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Sewickley’s Sweetwater Center for the Arts says ‘Let Them Cook’ for benefit dinner

Sweetwater Center for the Arts is reviving and revitalizing a longtime favorite event with Let Them Cook, a fundraising dinner of signature dishes made by a group of volunteer home chefs.

The event is set for 6 to 9 p.m. April 21 in the center at 200 Broad St., Sewickley.

Let Them Cook is a new take on a long-standing Sweetwater tradition called Let the Men Cook, which was customarily part of Sewickley Light Up Night festivities.

The meal will offer guests a culinary tour of cuisines from around the country and the world, with the bonus of a one-of-a-kind bowl handmade by one of the center’s ceramics instructors to take home.

Among the chefs is longtime Sweetwater board member Wayne Murphy of Sewickley, who will serve Moroccan lamb stew, a dinner favorite from past events.

“People say, ‘Is Murphy’s stew gonna be there this year?’ So I say, OK, and I make it,” he said. “I’ve been making it for six or seven years and it never fails to sell out — and I make a really big pot of the stuff.

“It has apricots and lots of spices. It is a marvelous recipe,” he added.

Another returning menu staple is vegetarian Thai curry from the kitchen of Joel Swanson, an event founder who is serving as a consultant to this year’s chair, Colin McGroarty.

The bill of fare also includes McGroarty’s chicken and andouille sausage gumbo, Caribbean citrus chicken by Cliff Bob, pulled pork sandwiches by Gary Schurman, a child-friendly dish of greens, beans and pasta by Tony Sinatra and jalapeno-cheddar cornbread and malva pudding by Andrew Alvarez.

“We took the bones, so to speak, of Let the Men Cook and said, let’s modernize it and tie it to our mission,” said Sweetwater executive director Christine Brondyke. “This is a torch-passing moment, and we are all excited to see how this event continues.”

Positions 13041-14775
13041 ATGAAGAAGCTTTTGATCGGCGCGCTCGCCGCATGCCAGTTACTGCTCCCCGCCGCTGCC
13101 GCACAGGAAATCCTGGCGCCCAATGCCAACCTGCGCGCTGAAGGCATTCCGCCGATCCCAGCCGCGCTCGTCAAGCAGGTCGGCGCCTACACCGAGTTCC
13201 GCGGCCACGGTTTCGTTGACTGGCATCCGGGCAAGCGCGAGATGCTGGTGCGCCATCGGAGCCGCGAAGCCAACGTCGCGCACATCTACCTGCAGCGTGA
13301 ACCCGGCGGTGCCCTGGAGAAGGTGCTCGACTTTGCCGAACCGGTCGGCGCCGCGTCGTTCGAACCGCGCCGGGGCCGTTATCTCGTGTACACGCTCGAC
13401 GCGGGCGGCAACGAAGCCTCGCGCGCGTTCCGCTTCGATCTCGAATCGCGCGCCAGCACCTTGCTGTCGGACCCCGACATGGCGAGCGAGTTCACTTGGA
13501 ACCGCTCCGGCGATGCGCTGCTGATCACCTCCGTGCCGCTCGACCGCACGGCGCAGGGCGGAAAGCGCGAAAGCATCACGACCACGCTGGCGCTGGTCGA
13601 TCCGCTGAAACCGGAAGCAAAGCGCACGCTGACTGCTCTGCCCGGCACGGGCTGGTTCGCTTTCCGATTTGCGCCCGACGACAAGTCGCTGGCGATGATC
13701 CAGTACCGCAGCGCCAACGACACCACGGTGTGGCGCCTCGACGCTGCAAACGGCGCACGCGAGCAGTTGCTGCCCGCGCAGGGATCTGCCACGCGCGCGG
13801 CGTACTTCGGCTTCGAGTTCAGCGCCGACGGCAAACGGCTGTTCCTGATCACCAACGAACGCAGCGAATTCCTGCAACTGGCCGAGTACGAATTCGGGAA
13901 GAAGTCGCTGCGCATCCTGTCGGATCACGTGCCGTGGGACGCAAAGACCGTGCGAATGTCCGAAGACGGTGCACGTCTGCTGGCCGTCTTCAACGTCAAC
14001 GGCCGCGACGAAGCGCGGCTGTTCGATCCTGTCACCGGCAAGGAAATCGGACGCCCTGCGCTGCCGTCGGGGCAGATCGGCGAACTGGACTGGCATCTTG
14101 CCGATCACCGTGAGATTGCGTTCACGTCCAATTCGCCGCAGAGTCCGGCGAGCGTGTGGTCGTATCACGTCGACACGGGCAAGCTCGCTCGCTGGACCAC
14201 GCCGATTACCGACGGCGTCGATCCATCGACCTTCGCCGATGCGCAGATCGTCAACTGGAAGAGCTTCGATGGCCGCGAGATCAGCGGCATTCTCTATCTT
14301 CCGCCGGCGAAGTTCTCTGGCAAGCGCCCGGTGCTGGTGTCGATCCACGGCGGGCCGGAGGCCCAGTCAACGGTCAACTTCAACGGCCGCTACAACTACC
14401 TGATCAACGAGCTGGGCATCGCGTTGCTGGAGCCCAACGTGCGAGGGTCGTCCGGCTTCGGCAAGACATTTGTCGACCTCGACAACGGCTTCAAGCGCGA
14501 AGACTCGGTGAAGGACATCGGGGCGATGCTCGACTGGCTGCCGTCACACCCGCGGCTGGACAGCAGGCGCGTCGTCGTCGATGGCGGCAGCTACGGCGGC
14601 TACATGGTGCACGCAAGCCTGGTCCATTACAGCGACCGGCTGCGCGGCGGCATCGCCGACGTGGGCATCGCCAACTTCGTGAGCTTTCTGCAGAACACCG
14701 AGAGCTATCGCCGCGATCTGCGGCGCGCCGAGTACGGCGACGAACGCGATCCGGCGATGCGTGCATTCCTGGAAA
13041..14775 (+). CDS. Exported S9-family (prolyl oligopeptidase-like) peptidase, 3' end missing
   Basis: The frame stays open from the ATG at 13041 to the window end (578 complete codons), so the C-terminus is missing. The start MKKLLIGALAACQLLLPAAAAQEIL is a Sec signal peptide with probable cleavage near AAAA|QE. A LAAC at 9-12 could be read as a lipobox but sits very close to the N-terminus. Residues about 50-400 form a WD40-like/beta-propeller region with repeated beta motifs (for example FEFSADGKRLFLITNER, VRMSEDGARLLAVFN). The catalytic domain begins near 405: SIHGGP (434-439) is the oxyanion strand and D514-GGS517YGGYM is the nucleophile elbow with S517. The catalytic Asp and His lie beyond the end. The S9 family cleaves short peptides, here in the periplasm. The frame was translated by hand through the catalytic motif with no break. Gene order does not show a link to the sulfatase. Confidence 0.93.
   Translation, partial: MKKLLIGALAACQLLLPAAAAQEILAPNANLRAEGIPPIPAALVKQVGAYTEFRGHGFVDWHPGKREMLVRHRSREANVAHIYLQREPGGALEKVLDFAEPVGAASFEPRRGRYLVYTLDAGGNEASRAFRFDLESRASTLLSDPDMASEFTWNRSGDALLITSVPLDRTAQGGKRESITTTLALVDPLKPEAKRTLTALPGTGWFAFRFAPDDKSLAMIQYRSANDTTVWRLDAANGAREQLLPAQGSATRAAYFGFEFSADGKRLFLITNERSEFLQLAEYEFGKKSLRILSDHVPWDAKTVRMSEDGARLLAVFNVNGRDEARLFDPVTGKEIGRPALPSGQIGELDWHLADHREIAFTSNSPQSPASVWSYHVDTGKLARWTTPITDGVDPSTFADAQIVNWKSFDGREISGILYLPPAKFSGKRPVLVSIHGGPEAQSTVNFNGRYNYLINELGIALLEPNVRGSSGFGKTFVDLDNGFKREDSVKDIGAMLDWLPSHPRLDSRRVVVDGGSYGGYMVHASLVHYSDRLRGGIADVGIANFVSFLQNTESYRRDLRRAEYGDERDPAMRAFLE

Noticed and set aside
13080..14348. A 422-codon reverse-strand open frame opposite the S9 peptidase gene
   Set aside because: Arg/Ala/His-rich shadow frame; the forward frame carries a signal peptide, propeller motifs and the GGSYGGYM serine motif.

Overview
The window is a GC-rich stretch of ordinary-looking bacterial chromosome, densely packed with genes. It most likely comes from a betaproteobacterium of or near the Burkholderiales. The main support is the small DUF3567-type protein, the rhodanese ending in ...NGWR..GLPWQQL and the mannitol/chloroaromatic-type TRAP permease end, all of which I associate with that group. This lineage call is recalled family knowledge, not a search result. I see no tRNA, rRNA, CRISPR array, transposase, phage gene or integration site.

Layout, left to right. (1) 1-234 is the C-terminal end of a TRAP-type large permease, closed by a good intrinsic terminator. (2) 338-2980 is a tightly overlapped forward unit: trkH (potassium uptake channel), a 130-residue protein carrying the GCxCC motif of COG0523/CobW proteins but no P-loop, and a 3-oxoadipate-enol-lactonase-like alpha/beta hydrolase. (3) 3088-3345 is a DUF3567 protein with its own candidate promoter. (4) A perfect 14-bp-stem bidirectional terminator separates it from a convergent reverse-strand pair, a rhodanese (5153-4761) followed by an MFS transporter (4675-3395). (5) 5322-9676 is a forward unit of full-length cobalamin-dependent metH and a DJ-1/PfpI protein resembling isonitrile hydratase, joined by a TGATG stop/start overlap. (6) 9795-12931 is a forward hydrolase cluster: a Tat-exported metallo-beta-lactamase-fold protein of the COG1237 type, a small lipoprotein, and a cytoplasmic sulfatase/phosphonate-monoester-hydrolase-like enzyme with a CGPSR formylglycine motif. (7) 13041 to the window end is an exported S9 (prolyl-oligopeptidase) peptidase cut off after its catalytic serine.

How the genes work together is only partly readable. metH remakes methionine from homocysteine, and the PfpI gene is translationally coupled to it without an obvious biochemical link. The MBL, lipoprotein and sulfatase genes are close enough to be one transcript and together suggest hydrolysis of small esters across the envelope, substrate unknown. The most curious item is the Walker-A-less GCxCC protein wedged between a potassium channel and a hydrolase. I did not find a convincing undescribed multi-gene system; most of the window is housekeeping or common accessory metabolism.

Let the Men Cook was a two-decade tradition before change was deemed necessary. Attendance dwindled as Light Up Night grew and added food trucks and an entertainment stage. It’s been on hiatus since the pandemic shutdown.

“It’s an event with enough tradition to stand on its own — and it’s springtime, when people are ready to come out and, we hope, to engage with us more,” Brondyke said. “We’re hoping to make this an even bigger event next year.”

Proceeds from the evening will benefit Sweetwater’s ceramics and culinary arts programs, including a new kiln and items for the teaching kitchen.

Offering diners a handcrafted bowl is a subtle form of advertising, Brondyke said. “It says to people, you too can come into Sweetwater and create a beautiful bowl with our teaching artists.”

Guests will have the opportunity to watch wheel-throwing demonstrations and to learn more about the center’s culinary and ceramics programs.

People throughout the community looked forward to the event every year, but there’s always a new audience to reach as new residents move in, Murphy said.

“You sit back and think everybody in our town knows about Sweetwater, but they don’t. It’s a constant effort to let people know what you’re doing,” he said. “When you can do things like this, and the jazz events in the summertime, they bring people in who would not have known about the organization prior to that.

“Sweetwater is a very important part of the creativity in the community.”

Tickets for Let Them Cook are $40 per person, or $15 for children 16 and under and for meal only without a bowl. For information and reservations, call 412-741-4405 or visit

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